8 THINGS THAT WILL NEVER BE THE SAME ONCE YOU MOVE ABROAD

Moving abroad is a big change – not just to your environment or your career, but to you as a person. I’m talking about more than finding out what a “siesta” is or learning a new language. I’m talking about little habits you took for granted no longer applying; strengths you didn’t realize were strengths until you visited home again; even the words you use every day changing their meaning.

Having changed my own zip code several times (Russia, Israel, US and now France), I’ve gathered the 8 things that will just never be the same as an expat…
1. Fear is No Longer a Bad or Foreign Thing
When living abroad, especially in a country with completely different culture and language you cannot even begin to grasp (hello #triptojapan), everything from catching a cab, to renting an apartment, to navigating a city is unfamiliar, scary, and holds a high risk for failure. At first you think you might die from the stress alone – “And I don’t even know how to call an ambulance around here if I do drop from a heart attack!”

But you don’t drop dead, and eventually, this adrenaline becomes a part of who you are. You recognize it immediately. You know how to deal with it. You become vividly aware of how you work under pressure and how you can work better. You learn more about yourself than you’d ever expected to learn, and when this experience is gone, while you might not miss the uncertainty, you certainly miss the rush.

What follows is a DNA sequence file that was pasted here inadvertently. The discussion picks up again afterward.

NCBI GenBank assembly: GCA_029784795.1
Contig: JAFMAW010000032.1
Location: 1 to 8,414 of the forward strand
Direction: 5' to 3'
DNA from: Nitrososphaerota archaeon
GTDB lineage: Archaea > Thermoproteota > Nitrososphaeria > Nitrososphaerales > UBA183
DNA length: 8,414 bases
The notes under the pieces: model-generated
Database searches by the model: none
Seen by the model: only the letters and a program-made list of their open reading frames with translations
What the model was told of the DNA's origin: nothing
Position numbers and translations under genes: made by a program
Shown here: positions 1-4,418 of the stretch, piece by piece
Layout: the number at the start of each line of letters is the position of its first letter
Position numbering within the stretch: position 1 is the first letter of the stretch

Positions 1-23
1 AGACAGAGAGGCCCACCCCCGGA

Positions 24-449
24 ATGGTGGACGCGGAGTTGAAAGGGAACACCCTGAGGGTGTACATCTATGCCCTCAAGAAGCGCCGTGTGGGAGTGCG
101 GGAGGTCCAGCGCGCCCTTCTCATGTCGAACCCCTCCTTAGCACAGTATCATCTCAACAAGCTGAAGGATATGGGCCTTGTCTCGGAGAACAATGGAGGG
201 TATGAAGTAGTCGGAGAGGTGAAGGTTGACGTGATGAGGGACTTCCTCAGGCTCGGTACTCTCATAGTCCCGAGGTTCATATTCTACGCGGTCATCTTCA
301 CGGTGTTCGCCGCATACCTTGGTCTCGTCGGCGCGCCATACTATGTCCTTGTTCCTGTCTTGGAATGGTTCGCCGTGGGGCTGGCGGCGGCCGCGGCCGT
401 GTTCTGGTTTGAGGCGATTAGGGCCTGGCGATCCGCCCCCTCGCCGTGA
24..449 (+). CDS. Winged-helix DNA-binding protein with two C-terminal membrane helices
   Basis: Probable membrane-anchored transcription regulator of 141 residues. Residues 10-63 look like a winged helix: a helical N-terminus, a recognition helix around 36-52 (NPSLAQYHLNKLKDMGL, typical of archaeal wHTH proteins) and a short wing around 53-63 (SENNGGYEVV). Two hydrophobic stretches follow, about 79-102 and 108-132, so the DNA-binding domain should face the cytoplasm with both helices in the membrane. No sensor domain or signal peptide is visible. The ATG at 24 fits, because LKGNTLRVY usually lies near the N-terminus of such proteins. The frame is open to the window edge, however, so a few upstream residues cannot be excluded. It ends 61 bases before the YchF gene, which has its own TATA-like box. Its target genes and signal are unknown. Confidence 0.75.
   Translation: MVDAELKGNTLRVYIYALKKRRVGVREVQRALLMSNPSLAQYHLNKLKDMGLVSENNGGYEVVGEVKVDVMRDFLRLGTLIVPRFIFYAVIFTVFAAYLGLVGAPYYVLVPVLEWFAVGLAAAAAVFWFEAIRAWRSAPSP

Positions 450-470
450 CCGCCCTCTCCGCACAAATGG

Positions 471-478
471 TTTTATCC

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2. “Home” and Its Value Change in Meaning
Home was a very specific thing for you back… well back home. Seriously in your native country – home might be a house with a yard; or a tiny apartment in a big city; it could be a place within quick driving distance to your family or the town you grew up at – and now only go to see your family all nostalgic on the holidays. The things is you used to know what home means, and now you don’t.

How can you have a “home” if you can’t see your best friend every weekend? Or no longer have your “regular” coffee place. As an expat, you realized quickly that what you thought of “home” was inaccurate – because you can make home anywhere. You start to understand what really is crucial to your life and what really makes a “home” for you – cutting out what everyone expected you to need. Home is where you feel at home, welcomed, embraced, relaxed and love. Cheesy as it might sound – home is really where you heart is.